study

Most Sunscreen Users Aren't Applying Enough, Study Says

A recent UK study published in the journal, Acta Dermato-Venereology, discovered sunscreen users are not receiving the full blocking benefits of sunscreen because they are simply applying a thinner layer than manufacturers recommend. 

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"Results showed that sunscreen with a sun protection factor (SPF) of 50, applied in a typical way, would at best provide 40% of the expected protection," stated in the King's College London study. 

Professor Antony Young from King's College London told Science Daily, "There is no dispute that sunscreen provides important protection against the cancer causing impact of the sun's ultra violet rays. However, what this research shows is that the way sunscreen is applied plays an important role in determining how effective it is." 

So, what can you do to make sure you're protecting your skin from the sun? Here are four key tips: 

1. Turn to an SPF of 30 or higher.

2. Make sure you're wearing UPF clothing, seeking shade when possible and wearing a wide-brim hat and sunglasses.

3. Reapply your sunscreen every two hours.

4. Don't forget to apply on your entire body, especially your eyelids, ears and feet. 

Source: Science Daily // Study: King's College London

 

The One Place You're Probably Forgetting To Put Sunscreen

Can you guess where you're probably forgetting to put sunscreen? 

Answer: your eye area

Researchers from the University of Liverpool released findings from a study about how we apply SPF. They focused on the places we miss when we do apply. How did they do this? They asked a group of 57 women and men to apply sunscreen to their faces. Using a special camera, they captured the places the participants missed.

The findings were fascinating. 

About 13% of the participants missed the eyelids and about 77% missed the area between the corner of the eye and the bridge of the nose. 

Many sunscreen users probably think their sunglasses will protect their eyes – but they don't think of the damage if the sunglasses get taken off. Your eyelids are then exposed to the sun. Many users are also not use to applying sunscreen to this area in case it gets in their eyes. Ouch!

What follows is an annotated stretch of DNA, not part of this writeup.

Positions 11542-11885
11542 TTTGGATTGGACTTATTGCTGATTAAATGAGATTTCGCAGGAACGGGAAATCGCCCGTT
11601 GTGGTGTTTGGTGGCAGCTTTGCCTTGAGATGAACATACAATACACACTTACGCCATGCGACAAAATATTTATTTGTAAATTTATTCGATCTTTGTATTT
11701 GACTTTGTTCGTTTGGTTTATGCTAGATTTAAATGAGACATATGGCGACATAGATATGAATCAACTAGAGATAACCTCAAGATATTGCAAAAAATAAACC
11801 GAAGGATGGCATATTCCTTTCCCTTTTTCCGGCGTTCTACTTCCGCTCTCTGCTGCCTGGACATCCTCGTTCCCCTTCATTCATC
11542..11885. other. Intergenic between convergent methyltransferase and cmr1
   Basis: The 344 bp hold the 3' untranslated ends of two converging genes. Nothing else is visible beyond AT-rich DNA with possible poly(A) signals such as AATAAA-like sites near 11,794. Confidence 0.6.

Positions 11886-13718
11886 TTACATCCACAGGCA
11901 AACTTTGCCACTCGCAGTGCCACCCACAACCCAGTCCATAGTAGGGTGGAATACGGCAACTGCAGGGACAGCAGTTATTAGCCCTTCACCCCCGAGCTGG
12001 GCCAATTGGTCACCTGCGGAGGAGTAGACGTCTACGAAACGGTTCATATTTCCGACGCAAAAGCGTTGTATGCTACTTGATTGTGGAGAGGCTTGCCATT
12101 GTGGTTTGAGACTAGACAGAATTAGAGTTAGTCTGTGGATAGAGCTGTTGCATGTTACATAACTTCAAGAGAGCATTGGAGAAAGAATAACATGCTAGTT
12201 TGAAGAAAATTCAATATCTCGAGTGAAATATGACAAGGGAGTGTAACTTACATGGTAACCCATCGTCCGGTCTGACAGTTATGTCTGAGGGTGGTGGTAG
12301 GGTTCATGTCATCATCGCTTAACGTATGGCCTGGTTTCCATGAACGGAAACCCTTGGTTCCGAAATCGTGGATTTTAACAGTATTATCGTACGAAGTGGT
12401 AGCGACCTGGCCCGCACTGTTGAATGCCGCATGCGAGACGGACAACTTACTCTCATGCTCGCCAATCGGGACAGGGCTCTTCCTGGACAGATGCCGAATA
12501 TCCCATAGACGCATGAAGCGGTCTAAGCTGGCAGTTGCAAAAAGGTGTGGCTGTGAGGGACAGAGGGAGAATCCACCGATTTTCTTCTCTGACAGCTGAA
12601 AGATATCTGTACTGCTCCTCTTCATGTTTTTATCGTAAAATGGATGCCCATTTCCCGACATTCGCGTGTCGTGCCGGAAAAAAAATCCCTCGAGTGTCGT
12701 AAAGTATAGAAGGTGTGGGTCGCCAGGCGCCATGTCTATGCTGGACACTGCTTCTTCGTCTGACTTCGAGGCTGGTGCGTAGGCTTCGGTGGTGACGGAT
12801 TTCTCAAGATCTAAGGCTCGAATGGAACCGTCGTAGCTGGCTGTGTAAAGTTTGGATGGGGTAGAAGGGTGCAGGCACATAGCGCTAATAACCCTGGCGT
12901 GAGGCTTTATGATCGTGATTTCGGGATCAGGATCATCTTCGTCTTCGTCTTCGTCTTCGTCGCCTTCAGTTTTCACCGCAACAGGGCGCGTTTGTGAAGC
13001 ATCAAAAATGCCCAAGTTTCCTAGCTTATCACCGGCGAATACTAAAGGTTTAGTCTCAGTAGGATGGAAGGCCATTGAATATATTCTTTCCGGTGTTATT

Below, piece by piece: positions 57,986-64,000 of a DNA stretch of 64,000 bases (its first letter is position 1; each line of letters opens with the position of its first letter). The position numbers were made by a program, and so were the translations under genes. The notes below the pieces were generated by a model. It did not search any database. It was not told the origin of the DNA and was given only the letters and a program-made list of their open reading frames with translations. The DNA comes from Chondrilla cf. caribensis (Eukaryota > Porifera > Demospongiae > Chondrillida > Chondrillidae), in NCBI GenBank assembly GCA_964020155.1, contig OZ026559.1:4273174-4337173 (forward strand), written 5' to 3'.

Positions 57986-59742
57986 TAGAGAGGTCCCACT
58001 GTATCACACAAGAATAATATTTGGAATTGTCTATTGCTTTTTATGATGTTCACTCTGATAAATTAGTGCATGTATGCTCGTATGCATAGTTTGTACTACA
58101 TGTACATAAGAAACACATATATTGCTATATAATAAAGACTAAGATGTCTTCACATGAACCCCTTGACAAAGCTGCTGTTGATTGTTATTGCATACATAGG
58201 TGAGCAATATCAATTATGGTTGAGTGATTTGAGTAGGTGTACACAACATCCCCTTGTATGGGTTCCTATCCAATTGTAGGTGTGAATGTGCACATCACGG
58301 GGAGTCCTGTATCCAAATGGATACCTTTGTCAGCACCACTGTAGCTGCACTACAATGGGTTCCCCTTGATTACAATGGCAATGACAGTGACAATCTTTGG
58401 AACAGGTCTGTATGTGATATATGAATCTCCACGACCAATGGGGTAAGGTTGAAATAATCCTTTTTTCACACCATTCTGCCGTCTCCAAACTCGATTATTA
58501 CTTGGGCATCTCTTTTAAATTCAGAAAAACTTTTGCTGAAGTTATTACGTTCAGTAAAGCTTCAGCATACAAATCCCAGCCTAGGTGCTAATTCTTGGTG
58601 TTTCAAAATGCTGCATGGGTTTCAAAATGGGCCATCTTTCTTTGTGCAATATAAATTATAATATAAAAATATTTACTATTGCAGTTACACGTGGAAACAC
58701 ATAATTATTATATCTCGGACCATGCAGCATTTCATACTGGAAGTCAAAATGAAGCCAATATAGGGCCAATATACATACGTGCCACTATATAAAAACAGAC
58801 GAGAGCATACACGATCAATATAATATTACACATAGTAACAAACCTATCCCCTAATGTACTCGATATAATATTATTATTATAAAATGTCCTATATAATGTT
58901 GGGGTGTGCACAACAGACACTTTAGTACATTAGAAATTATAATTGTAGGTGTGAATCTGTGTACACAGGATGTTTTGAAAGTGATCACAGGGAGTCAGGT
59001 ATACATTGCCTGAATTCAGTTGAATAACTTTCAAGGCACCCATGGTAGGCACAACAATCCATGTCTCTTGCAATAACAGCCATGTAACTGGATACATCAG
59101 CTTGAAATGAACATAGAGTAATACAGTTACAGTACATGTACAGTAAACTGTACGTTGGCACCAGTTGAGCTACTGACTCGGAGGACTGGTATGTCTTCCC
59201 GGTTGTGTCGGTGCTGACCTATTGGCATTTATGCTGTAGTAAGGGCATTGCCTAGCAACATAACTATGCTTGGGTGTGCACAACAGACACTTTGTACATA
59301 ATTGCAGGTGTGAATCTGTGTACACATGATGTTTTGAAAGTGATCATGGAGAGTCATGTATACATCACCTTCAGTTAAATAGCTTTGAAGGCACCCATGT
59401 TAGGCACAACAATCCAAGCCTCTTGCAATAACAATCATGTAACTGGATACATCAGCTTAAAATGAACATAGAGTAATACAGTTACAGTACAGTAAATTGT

According to the Skin Cancer Foundation, melanoma on the eyelid account for 5 to 10% of all skin cancers.

Don't forget your eyelid area the next time you apply (AND REAPPLY) your face sunscreen! Your skin will thank you. 

Alcohol May Raise Melanoma Risk

White wine was the most clearly associated

A new study finds white wine is associated with higher rates of melanoma. The study was conducted by Eunyoung Cho, ScD, an associate professor of dermatology and epidemiology at Brown University.

Researchers analyzed data of large studies involved roughly 210,252 participants for about 18 years. In the study, they discovered total alcohol intake was associated with a 14 percent higher risk of melanoma per drink per day. Each drink per day of white wine was linked with a 13 percent increased of melanoma.

Furthermore, the link between melanoma and alcohol was found on the parts of the body where there was less sun exposure. Participants who drank about a glass and a half of wine were 2 percent more likely to have melanoma on their head, neck, arms and legs, but were 73 percent more likely to have it on their stomach or back.

The study is published in Cancer Epidemiology, Biomarkers & Prevention

 

A New Study Finds Sunscreen Can Reverse Signs Of Aging

We all know sunscreen protects us from sun's harmful rays, but would you be surprised to know it can actually do way more?

A new study by Johnson & Johnson Consumer Inc., reveals sunscreen not only protects your skin, but also helps to erase signs of photoaging that already exist, like wrinkles and hyperpigmentation.

The study involved a group of 32 women (ages 40-55) –– each applying a moisturizer with broad-spectrum SPF 30 sunscreen to their entire face every day for a year. Participants saw improvements in sun spots, skin texture and skin clarity.

This is just another reason to wear SPF 30... daily.

Read about the entire study here